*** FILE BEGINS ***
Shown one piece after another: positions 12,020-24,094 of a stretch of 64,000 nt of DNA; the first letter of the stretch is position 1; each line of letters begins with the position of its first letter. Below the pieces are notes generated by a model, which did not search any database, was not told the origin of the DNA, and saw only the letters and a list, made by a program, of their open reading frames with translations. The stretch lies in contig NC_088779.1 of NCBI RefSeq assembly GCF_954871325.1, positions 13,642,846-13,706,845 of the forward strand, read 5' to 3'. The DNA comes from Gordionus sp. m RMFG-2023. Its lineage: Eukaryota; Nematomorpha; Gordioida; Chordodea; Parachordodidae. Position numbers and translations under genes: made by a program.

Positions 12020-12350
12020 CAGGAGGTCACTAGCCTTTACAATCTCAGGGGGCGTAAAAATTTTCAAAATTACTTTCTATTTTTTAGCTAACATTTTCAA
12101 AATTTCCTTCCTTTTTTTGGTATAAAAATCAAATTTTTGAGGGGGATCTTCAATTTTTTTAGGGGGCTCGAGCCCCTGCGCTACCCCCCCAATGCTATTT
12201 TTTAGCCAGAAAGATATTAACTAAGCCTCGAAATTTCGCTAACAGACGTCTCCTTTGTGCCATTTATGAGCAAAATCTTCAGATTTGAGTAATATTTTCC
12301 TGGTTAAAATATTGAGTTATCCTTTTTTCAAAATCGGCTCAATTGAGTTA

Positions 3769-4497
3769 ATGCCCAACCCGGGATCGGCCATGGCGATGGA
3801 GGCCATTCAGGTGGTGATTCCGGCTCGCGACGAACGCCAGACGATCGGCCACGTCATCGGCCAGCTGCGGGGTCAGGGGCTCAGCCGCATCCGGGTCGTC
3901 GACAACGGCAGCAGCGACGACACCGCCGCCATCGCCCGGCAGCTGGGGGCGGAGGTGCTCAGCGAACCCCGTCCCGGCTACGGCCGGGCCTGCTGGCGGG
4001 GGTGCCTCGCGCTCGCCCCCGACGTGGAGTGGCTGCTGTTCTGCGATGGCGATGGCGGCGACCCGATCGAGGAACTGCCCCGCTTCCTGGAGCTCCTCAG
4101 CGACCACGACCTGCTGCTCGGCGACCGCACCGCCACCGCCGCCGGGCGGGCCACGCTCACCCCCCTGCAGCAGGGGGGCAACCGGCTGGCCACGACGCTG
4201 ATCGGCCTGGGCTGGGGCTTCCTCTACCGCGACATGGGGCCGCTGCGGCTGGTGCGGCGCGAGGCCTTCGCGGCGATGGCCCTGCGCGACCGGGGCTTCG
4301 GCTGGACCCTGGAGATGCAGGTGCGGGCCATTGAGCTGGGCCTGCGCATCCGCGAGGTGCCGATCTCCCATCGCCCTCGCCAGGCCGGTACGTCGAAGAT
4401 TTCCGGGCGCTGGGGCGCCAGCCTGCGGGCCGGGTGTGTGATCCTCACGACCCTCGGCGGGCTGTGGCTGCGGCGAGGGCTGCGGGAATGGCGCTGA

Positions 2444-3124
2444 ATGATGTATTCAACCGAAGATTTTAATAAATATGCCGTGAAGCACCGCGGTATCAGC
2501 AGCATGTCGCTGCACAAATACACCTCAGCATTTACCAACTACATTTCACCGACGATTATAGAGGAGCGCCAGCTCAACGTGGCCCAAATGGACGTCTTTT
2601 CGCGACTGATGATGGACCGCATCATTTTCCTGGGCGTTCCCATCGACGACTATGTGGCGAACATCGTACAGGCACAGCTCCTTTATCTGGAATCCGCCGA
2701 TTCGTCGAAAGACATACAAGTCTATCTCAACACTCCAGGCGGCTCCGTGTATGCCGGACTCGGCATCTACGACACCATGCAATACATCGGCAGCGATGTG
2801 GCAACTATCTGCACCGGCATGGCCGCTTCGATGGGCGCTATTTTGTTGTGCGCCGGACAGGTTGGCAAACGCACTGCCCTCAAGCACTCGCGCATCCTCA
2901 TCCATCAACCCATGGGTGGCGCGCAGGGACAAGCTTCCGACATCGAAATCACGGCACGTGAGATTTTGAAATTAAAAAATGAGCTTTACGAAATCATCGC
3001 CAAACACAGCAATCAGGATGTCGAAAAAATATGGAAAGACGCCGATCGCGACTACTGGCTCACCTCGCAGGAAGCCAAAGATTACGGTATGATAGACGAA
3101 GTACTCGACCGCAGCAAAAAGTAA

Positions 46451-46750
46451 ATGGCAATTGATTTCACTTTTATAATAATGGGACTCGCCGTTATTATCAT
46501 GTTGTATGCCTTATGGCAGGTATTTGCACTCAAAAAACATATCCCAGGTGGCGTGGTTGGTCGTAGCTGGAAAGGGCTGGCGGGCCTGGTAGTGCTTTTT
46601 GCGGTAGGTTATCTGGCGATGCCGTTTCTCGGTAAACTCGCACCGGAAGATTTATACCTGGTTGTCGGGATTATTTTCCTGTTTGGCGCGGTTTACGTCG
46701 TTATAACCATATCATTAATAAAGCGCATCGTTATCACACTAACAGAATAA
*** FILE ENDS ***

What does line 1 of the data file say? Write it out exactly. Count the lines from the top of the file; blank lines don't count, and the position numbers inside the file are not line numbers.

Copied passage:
Shown one piece after another: positions 12,020-24,094 of a stretch of 64,000 nt of DNA; the first letter of the stretch is position 1; each line of letters begins with the position of its first letter. Below the pieces are notes generated by a model, which did not search any database, was not told the origin of the DNA, and saw only the letters and a list, made by a program, of their open reading frames with translations. The stretch lies in contig NC_088779.1 of NCBI RefSeq assembly GCF_954871325.1, positions 13,642,846-13,706,845 of the forward strand, read 5' to 3'. The DNA comes from Gordionus sp. m RMFG-2023. Its lineage: Eukaryota; Nematomorpha; Gordioida; Chordodea; Parachordodidae. Position numbers and translations under genes: made by a program.